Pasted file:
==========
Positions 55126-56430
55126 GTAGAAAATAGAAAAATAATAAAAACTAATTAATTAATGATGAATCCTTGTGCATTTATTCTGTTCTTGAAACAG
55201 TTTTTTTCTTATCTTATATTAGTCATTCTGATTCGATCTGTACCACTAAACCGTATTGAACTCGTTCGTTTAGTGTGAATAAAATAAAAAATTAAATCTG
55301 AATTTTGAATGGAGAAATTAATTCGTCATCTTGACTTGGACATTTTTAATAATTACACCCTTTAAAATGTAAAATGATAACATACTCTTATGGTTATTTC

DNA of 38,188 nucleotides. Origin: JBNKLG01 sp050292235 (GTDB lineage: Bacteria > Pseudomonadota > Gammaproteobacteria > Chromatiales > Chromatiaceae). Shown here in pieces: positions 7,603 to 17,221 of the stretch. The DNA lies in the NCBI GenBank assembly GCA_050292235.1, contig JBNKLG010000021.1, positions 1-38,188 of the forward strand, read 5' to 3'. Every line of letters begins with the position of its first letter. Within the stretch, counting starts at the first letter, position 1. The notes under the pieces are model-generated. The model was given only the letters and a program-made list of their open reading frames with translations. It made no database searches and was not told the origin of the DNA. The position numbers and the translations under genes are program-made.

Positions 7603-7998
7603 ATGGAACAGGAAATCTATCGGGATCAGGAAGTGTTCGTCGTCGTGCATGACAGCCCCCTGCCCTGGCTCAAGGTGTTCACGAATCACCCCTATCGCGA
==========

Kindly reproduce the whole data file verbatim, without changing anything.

Positions 55126-56430
55126 GTAGAAAATAGAAAAATAATAAAAACTAATTAATTAATGATGAATCCTTGTGCATTTATTCTGTTCTTGAAACAG
55201 TTTTTTTCTTATCTTATATTAGTCATTCTGATTCGATCTGTACCACTAAACCGTATTGAACTCGTTCGTTTAGTGTGAATAAAATAAAAAATTAAATCTG
55301 AATTTTGAATGGAGAAATTAATTCGTCATCTTGACTTGGACATTTTTAATAATTACACCCTTTAAAATGTAAAATGATAACATACTCTTATGGTTATTTC

DNA of 38,188 nucleotides. Origin: JBNKLG01 sp050292235 (GTDB lineage: Bacteria > Pseudomonadota > Gammaproteobacteria > Chromatiales > Chromatiaceae). Shown here in pieces: positions 7,603 to 17,221 of the stretch. The DNA lies in the NCBI GenBank assembly GCA_050292235.1, contig JBNKLG010000021.1, positions 1-38,188 of the forward strand, read 5' to 3'. Every line of letters begins with the position of its first letter. Within the stretch, counting starts at the first letter, position 1. The notes under the pieces are model-generated. The model was given only the letters and a program-made list of their open reading frames with translations. It made no database searches and was not told the origin of the DNA. The position numbers and the translations under genes are program-made.

Positions 7603-7998
7603 ATGGAACAGGAAATCTATCGGGATCAGGAAGTGTTCGTCGTCGTGCATGACAGCCCCCTGCCCTGGCTCAAGGTGTTCACGAATCACCCCTATCGCGA